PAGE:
Page  00000003 style, not high efficiency. For our design objective of a streaming implementation, SAOLC has several shortcomings in terms of I/O, memory and error handling, which will be addressed below. A Philips IREF board with a TriMedia TM1000 DSP (100MHz) and 8MB of external SDRAM is used as the host platform. The main differences between a file-I/O based decoder and an embedded streaming decoder are in the handling of data-I/O, memory and errors. 4.1 I/O Handling In a data-driven, non-preemptive multitasking environment, task scheduling is synchronized at function calls for data I/O. For this reason, a streaming component should retrieve and output data in a blockwise manner. One of the first steps for optimizing the SAOLC reference was replacing each one of the many fread/fwrite commands by calls to functions accessing the component's I/O buffers. These buffers are retrieved in the component's main processing loop from the FIFO queues provided by the operating system. SA decoder input output packets of SA- buffer SA buffer,.packets of raw bitstream data decoder PCM data FIFO FIFO 4.2 Memory Handling Memory handling plays a minor role on host platforms offering a large amount of RAM with additional virtual memory. In case of embedded systems, it becomes a major aspect, especially when other components share the same platform in parallel. This is even more critical for SA, since as opposed to perceptual audio decoders like AC-3 or AAC, the memory requirements for a streaming SA decoder cannot be known in advance. As the decoding algorithm is not fixed but data-dependant, memory must be dynamically allocated and freed at runtime. In the memory allocation scheme employed by the SAOLC reference, blocks as small as 8 bytes are allocated dynamically. This is very inefficient, since for such small blocks the additional memory required for memory management is in the same order of magnitude. Many of these small allocation calls could be removed in the streaming implementation by using local variables (i.e. stack space) instead. In cases where the available memory on the host platform is still not large enough, the streaming decoder may actually have to stop decoding the current stream. However, it should never exit its processing loop. 4.3 Error Handling and Reporting Error handling and reporting for the streaming SA decoder had to be adapted to match the requirements of the streaming architecture. As the appropriate reactions to an error differ from one application to the other, the only thing a component should do is reporting it to the application by calling the error callback function. It is then up to the application to decide how to react. Besides printing an error message, it could invoke a stop routine, call instanceConfig() for changing the properties of the component, or simply return without any reaction. Whenever the SAOLC reference decoder detects a fatal error, it exits and leaves it to the operating system to perform the cleanup. In an embedded system, a component should never exit its processing loop except on request by the application. All memory that was allocated by a component must also be freed by the component. This implies, that the design of the memory management has to be done with a great deal of care to prevent memory leakage. The component has to guarantee that all steps for freeing memory and resetting the component-specific values are taken without affecting concurrent components. 4.4 Computation Load Similar to the case of memory requirements, information about the complexity of the SA content is not available when the streaming decoder is initialized. The fact that a worst-case scenario is difficult to anticipate makes it necessary to find solutions in cases when the CPU load is too high to guarantee real-time decoding. The SA standard offers two ways for graceful degradation of the synthesis process in case that the terminals performance is not high enough to guarantee real-time output. One possibility is using the cpuload parameter (ISO, 1999,, which allows for dynamic voice-stealing in an orchestra. To make use of this parameter, the host processor needs to monitor the current CPU load as a percentage of its real-time capability. In an overload situation, it may drop certain components of the orchestra as indicated by the content authors. The second possibility is using the highpriority flag (ISO, 1999, for SASL score events. Sound events with the highpriority flag cleared may be prematurely terminated if resources are not available for scheduling an event for which the highpriority flag is set. As long as there is no de-facto decoder reference that both content authors and decoder implementors agree on, such measures cannot be circumvented, even though they contradict SA's objective to achieve normative reproduction quality. As long as computation power is not as unbounded as artistic expression, the implementation of mechanisms for graceful degrada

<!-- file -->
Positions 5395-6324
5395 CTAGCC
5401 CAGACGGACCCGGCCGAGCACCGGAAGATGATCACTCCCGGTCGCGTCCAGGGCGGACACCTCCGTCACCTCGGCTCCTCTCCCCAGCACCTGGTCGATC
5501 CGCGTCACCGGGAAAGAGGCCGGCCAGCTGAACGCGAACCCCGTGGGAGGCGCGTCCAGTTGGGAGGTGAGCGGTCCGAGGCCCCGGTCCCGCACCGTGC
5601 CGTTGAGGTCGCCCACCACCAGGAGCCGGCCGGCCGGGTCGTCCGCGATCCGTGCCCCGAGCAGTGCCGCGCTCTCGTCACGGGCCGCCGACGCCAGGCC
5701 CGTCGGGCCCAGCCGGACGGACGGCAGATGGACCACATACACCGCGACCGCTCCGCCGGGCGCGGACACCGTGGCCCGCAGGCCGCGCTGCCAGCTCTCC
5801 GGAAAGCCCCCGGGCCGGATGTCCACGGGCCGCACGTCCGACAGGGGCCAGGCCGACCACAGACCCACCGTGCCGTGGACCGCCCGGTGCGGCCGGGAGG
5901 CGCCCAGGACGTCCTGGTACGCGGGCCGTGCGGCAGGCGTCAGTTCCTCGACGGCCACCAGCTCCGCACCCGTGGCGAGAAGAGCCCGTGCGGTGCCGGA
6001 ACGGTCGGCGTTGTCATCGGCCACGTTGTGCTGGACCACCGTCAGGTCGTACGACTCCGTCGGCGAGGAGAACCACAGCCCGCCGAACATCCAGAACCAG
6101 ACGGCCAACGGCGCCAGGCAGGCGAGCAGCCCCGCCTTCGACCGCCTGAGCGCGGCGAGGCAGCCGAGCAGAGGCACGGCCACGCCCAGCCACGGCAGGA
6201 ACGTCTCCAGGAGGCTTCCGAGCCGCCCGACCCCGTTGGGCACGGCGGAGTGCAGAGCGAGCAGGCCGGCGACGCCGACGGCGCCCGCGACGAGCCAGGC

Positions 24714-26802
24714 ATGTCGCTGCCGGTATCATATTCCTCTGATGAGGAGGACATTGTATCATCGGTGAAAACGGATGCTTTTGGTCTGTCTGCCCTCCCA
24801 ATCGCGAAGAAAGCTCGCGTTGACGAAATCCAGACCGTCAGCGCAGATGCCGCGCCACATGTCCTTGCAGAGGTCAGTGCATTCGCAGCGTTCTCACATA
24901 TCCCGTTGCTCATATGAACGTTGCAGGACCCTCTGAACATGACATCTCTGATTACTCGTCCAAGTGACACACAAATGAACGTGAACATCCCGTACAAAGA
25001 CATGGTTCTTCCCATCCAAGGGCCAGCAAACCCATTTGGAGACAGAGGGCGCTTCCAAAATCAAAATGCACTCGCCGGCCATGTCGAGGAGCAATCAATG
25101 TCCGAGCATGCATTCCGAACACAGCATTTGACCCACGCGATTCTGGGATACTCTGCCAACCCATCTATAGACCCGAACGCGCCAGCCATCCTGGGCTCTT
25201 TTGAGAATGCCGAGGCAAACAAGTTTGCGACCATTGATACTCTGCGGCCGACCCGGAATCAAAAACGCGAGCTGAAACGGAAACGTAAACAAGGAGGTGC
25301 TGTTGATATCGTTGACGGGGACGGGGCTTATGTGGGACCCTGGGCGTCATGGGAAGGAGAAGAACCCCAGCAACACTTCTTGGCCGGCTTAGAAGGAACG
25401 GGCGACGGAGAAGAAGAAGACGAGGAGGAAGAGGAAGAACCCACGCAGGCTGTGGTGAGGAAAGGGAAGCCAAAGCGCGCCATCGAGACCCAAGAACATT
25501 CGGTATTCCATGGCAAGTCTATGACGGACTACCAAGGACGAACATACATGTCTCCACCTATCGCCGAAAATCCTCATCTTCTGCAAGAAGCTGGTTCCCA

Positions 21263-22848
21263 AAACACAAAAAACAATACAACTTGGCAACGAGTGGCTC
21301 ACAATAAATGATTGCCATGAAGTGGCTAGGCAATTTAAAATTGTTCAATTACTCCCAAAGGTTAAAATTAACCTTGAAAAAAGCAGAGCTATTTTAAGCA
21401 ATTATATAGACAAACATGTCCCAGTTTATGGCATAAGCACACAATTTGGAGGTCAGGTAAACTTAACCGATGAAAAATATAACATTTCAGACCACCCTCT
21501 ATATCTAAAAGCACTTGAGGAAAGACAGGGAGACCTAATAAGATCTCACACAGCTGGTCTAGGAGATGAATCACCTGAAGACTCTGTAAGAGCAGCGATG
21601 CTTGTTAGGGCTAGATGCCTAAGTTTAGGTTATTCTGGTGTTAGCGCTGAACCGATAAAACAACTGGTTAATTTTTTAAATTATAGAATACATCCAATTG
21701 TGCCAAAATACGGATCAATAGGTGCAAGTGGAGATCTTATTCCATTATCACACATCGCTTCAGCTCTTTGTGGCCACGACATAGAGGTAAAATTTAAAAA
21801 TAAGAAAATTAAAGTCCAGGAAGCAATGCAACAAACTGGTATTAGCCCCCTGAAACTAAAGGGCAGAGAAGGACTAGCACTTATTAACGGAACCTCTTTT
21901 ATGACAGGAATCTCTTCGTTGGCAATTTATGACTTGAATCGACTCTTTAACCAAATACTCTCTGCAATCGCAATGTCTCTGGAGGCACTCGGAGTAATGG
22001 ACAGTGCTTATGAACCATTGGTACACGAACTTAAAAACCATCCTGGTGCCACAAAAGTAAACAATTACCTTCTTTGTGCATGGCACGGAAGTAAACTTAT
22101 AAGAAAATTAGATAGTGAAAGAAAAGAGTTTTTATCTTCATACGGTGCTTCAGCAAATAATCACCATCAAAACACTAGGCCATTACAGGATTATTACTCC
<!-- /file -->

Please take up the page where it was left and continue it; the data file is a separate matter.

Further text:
Page  00000004 tion is mandatory. The SAOLC decoder offers low computational efficiency. It builds a syntax tree from the SAOL data, which is evaluated for every sample during the SASL decoding phase. For future streaming implementations, optimizations with respect to computational efficiency should be applied like support of block-by-block processing and the usage of local registers for storing temporal values which do not need to be evaluated at each sample. Also, optimization of the core opcodes, representing the building-blocks for processing algorithms, would lead to more efficient decoding. Based on the SAOLC reference code, real-time decoding on the TriMedia platform can be achieved for simple example streams only. Depending on the complexity of a given example stream, the duration of the decoding process exeeds real-time by a factor of 1 to 10. As of today, other decoders offering improved decoding efficiency are available. For example, the SAINT decoder developed at the ISL/LSI (Lausanne) (Zoia and Alberti, 2000), reportedly gains speed-up factors in the order of 20 by implementing advanced preprocessing of the syntax tree. 5 CONCLUSION The implementation of a streaming SA decoder on an embedded multimedia processor brings up some problems which have not been discussed so far. The unparalleled flexibility in conjunction with the requirement of a guaranteed reproduction quality makes the SA decoder a component difficult to implement in efficient embedded systems with their high standards for runtime reliability and stability. Although the SAOLC reference does not allow for real-time decoding, several findings for a streaming implementation on an embedded multimedia processor could be derived from the port. These findings should be useful for future implementations of streaming SA decoders based on more efficient decoding architectures like SAINT. References [Bainbridge, 1997] David Bainbridge. Csound. In Eleanor Selfridge-Field, editor, Beyond MIDI, pages 111-142. M.I.T Press, Cambridge, MA, 1997. [Casey and Smaragdis, 1996] M. A. Casey and P. J. Smaragdis. Netsound: Real-time audio from semantic descriptions. Proceedings of the International Computer Music Conference, Hong Kong, 1996. pp. 143. [Claussen, 2000] M. Claussen. MPEG-4 Structured Audio- Trimedia Software Streaming Architecture Implementation of the SAOLC Decoder. Diploma Thesis, Technical University of Hamburg-Harburg, Arbeitsbereich Verteilte Systeme, 2000. [ISO, 1999] ISO/JTC 1/SC 29/WG11. Information Technology - Coding of Audiovisual Objects - Low Bitrate Coding of Multimedia Objects, ISO/IEC FDIS 14496-3, N2503-sec5, 1999. Available WWW: [Peplinski and Fink, 1999] Chuck Peplinski and Torsten Fink. A Digital Television Receiver Constructed using a Media Processor. 106th AES Convention, Munich, May 1999. [Philips Semiconductors, 1999] Philips Semiconductors. Philips TriMedia Documentation, SDE v.2.1, 1999. [Roads, 1996] Curtis Roads. MUSIC languages. In The Computer Music Tutorial. M.I.T. press, 1996. pp. 781. [Scheirer and Kim, 1999] Eric D. Scheirer and Youngmoo E. Kim. Generalized audio coding with MPEG4 structured audio. Proceedings of the Audio Engineering Society, 17th Conference on High-Quality Audio Coding, Florence IT, September 1999. [Scheirer and Ray, 1998] Eric D. Scheirer and Lee Ray. Algorithmic and wavetable synthesis in the MPEG-4 multimedia standard. Proceedings of the 105th Meeting of the Audio Engineering Society, San Francisco, September 1998. [Scheirer, 1998] Eric D. Scheirer. The MPEG-4 structured audio standard. Proceedings of the IEEE ICASSP, Seattle, May 1998. [Scheirer, 1999] Eric D. Scheirer. Structured audio and effects processing in the MPEG-4 multimedia standard. Multimedia Systems, 7:11-22, 1999. [Vercoe et al., 1998] Barry L. Vercoe, William G. Gardner, and Eric D. Scheirer. Structured audio: Creation, transmission, and rendering of parametric sound representations. Proceedings of the IEEE, 86(5), May 1998. pp.922. [Zoia and Alberti, 2000] G. Zoia and C. Alberti. An efficient block-based interpreter for MPEG-4 structured audio, presented on ISCAS, May 2000.